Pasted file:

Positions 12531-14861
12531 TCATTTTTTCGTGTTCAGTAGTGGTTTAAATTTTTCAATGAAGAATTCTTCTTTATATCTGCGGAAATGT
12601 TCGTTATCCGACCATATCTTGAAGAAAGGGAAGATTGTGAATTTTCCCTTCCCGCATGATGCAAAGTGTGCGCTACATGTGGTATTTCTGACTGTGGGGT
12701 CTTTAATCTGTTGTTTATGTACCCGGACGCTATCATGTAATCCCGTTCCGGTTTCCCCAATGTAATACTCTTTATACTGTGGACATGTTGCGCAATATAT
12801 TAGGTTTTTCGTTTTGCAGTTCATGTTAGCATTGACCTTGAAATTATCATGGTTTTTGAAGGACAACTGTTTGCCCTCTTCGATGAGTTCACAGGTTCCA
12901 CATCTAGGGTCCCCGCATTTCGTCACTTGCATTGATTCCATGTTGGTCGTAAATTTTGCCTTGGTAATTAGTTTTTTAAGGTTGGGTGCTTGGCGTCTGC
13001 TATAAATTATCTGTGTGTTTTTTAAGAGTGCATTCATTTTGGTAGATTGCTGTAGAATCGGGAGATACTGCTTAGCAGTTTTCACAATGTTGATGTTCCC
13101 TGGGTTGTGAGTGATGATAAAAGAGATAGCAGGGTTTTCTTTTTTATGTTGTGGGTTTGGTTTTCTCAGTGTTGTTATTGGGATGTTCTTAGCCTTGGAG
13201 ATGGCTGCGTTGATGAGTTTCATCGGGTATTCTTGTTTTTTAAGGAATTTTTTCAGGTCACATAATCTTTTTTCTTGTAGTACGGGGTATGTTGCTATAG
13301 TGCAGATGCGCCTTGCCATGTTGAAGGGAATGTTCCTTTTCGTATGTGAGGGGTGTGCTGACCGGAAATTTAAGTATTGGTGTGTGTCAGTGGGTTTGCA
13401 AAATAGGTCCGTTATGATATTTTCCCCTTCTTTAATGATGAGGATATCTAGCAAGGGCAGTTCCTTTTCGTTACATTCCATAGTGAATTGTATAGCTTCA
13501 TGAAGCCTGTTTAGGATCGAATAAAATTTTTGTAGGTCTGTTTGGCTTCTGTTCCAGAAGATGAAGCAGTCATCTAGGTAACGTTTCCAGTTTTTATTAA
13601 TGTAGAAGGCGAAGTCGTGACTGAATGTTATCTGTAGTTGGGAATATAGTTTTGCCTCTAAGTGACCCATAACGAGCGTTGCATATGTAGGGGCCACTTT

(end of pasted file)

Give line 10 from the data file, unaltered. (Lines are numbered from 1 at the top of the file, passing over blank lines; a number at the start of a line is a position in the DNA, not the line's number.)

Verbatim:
13301 TGCAGATGCGCCTTGCCATGTTGAAGGGAATGTTCCTTTTCGTATGTGAGGGGTGTGCTGACCGGAAATTTAAGTATTGGTGTGTGTCAGTGGGTTTGCA